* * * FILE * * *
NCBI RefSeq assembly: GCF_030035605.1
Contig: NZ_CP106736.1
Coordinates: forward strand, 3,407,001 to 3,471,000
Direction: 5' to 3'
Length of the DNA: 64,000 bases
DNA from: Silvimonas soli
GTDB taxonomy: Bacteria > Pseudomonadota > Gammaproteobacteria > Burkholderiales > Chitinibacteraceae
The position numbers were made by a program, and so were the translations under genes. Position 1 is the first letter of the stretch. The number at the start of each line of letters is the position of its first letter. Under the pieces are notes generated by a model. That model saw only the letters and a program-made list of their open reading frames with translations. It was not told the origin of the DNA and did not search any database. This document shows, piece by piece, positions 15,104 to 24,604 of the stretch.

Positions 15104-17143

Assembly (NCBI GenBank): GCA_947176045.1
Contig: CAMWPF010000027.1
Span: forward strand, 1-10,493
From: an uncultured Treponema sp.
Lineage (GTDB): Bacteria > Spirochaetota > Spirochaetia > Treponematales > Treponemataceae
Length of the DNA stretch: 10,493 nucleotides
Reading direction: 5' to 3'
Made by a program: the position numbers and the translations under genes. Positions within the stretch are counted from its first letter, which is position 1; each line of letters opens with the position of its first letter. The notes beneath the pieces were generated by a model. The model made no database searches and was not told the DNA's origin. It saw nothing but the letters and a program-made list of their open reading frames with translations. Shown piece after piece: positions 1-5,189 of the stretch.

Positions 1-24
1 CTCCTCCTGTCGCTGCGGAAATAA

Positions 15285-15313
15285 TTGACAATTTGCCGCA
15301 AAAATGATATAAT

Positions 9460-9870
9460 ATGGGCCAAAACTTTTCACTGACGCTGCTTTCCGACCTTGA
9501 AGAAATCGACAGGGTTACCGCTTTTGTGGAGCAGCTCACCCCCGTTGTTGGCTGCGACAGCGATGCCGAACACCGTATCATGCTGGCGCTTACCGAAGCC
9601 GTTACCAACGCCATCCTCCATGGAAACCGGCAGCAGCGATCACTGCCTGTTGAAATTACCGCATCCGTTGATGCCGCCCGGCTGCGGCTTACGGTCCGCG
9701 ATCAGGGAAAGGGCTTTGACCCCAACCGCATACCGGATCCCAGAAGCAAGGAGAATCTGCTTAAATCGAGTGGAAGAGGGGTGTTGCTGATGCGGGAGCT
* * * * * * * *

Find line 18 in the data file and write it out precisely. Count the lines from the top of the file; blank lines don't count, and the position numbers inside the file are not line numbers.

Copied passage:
Positions 1-24